I could listen to David Sedaris read from his diary for hours. He’s been keeping a log of his life since 1977. Early diary entries are painful, Sedaris describes, because he would write about his feelings. “I never write about my feelings anymore; I don’t think I have them.”
Sedaris has amassed enough entries to publish in his next book. These aren’t your typical drudge of daily reporting. Sedaris’s brain works in clever quips, and he can turn any situation into a quick-witted retelling.
“I always wonder what people do when they don’t write,” Sedaris said. “What do they do with all that?”
For Sedaris, it seems, everything is a story; it’s in the telling.
Sedaris, who has sold 10 million books worldwide in 29 countries, is a rock star of literature. With only his words and wit, he hits 44 cities every spring and fall, and appeared in Billings at the Alberta Bair Theater on Nov. 2. Considered one of the great American humorists of our time, Sedaris is incredibly approachable, staying after each reading to sign books till the line is gone.
What is most striking about Sedaris’s writing is how pleasing it sounds to the ear. His works read as though they were meant to be read out loud.
“I used to write for me to read out loud, but now I write for anyone to read aloud,” Sedaris said. “I hope that the breaks are in there, that all the signposts tell you where to pause and when to speed up. I hope that is written onto the page.”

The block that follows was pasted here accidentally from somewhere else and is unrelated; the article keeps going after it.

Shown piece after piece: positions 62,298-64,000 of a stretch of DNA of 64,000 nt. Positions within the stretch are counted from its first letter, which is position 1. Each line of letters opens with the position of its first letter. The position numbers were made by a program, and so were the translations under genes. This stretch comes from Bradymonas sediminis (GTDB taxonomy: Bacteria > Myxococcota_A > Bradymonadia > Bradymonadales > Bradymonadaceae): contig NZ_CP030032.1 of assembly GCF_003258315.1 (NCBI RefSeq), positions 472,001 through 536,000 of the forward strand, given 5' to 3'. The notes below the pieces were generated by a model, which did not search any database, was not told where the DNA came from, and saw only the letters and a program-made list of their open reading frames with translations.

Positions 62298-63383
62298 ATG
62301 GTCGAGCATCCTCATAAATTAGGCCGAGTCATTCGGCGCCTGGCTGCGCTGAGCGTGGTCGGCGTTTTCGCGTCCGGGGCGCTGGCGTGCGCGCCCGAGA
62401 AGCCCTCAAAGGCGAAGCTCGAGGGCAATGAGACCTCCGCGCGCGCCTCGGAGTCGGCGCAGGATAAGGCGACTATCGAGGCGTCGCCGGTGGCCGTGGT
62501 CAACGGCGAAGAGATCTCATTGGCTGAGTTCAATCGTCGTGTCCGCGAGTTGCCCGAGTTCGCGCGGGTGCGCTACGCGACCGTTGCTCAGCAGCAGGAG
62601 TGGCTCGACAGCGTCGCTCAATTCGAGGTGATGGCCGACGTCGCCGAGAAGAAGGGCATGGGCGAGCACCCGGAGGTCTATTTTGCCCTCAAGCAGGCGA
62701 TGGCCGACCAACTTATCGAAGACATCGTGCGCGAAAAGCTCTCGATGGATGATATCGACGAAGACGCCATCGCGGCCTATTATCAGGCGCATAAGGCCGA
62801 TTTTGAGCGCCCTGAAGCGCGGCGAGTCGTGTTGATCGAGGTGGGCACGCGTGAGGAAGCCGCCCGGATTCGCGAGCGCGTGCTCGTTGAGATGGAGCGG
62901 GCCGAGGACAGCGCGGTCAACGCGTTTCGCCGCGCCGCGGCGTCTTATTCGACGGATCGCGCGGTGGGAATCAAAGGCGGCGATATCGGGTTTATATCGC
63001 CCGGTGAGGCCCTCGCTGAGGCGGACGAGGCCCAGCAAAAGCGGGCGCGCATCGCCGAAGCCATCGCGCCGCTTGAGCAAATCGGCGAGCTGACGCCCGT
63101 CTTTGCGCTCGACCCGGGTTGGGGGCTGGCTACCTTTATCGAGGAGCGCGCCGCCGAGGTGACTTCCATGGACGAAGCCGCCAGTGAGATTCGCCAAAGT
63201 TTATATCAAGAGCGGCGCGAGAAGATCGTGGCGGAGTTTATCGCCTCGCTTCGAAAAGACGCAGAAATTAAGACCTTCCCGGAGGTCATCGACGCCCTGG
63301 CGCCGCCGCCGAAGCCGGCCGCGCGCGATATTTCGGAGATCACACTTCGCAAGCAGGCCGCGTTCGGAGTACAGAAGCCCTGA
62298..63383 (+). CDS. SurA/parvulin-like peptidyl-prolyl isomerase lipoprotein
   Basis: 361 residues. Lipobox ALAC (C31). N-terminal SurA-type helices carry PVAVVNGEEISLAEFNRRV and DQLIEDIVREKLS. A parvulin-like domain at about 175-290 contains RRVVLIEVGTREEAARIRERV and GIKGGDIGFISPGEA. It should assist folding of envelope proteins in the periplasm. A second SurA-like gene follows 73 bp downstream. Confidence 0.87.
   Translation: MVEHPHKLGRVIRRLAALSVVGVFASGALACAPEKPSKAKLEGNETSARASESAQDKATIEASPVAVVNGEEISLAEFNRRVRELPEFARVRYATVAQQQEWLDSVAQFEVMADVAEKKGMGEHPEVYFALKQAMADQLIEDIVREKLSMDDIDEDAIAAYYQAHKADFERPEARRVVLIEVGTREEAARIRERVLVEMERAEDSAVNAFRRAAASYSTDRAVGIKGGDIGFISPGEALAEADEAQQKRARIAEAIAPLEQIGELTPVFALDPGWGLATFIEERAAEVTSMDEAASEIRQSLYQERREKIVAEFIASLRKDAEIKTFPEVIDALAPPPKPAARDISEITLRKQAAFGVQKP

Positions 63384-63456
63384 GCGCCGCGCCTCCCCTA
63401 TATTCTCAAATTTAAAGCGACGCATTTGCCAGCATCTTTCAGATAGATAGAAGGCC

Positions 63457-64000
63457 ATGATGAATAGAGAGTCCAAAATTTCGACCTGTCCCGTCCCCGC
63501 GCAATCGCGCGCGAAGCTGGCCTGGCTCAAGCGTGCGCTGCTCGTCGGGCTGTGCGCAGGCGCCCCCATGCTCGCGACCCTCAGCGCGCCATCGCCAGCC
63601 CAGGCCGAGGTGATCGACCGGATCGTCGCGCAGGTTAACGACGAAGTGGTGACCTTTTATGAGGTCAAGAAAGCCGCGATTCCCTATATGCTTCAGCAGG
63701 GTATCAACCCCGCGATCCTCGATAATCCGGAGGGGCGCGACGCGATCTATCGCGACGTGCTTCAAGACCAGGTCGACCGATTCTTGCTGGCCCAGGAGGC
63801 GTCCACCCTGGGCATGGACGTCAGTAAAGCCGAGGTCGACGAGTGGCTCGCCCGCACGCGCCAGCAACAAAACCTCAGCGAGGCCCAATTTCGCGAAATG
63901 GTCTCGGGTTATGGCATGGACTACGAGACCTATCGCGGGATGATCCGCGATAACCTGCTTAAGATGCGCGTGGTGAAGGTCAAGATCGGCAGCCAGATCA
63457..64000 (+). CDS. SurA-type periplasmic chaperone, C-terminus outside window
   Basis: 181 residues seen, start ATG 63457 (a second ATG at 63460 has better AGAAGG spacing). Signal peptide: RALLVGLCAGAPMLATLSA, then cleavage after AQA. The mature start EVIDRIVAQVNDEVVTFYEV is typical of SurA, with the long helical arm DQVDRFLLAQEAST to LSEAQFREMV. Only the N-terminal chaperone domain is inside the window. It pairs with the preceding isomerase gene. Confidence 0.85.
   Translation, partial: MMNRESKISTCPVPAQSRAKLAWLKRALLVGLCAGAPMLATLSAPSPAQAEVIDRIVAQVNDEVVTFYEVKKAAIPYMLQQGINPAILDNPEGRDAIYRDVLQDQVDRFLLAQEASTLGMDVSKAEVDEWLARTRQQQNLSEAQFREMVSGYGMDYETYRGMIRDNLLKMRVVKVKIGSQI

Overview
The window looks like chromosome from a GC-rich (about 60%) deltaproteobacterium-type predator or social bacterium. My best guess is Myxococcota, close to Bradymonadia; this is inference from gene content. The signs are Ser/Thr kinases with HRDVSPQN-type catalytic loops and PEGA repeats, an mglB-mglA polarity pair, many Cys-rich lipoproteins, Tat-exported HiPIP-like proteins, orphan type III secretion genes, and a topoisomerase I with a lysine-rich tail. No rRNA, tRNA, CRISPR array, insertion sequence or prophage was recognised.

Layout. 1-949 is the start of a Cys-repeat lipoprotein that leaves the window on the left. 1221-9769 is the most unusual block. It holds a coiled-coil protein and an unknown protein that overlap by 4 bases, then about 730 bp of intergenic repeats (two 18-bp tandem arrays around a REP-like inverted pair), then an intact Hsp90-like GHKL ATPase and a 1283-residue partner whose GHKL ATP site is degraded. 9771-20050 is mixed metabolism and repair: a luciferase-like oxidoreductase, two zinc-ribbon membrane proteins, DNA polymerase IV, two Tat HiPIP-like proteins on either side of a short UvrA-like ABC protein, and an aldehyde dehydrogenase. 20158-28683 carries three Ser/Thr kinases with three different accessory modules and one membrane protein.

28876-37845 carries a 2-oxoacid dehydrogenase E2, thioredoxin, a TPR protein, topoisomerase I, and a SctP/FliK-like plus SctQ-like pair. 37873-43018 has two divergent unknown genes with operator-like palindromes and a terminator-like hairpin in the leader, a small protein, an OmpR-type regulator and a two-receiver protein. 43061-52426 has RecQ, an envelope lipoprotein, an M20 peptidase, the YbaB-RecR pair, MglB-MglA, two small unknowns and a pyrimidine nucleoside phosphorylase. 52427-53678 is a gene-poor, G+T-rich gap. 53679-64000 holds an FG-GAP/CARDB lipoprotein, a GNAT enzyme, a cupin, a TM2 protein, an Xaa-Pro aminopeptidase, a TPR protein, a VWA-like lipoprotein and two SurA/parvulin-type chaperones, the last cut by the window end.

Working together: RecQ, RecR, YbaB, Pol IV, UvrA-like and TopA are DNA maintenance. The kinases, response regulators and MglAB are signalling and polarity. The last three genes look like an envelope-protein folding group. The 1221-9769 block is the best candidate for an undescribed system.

This was my first time sitting with Sedaris, listening to him read from his body of work and share stories of his experiences—most centered on family. “Every time I walk away from my family I have a story,” Sedaris said.
I felt so normal listening to Sedaris. Since first stumbling into Naked, I’ve amassed his entire collection, reading and rereading each book for laughter, for style, to relate, to find comfort, and to just cuddle up with such well-written works.
And, as a practicing writer, I felt quite hopeful. “When you’re young, you start off copying other people. It’s normal—you do the same thing as an artist. You paint like so-and-so, and eventually you forgive yourself.”
During each tour, Sedaris gives a shout-out to a writer. Plugging Akhil Sharma’s Family Life, he continued, “I will never be able to write like Akhil Sharma. Boy I admire him, but I’m myself and at some point you accept yourself. You try to do the best you can.”
Ahh, such poignancy. Add a little wit, and his advice was complete: “I’ll do what I do and he’ll do what he does, and at the end of the day we’ll see who’s rich.”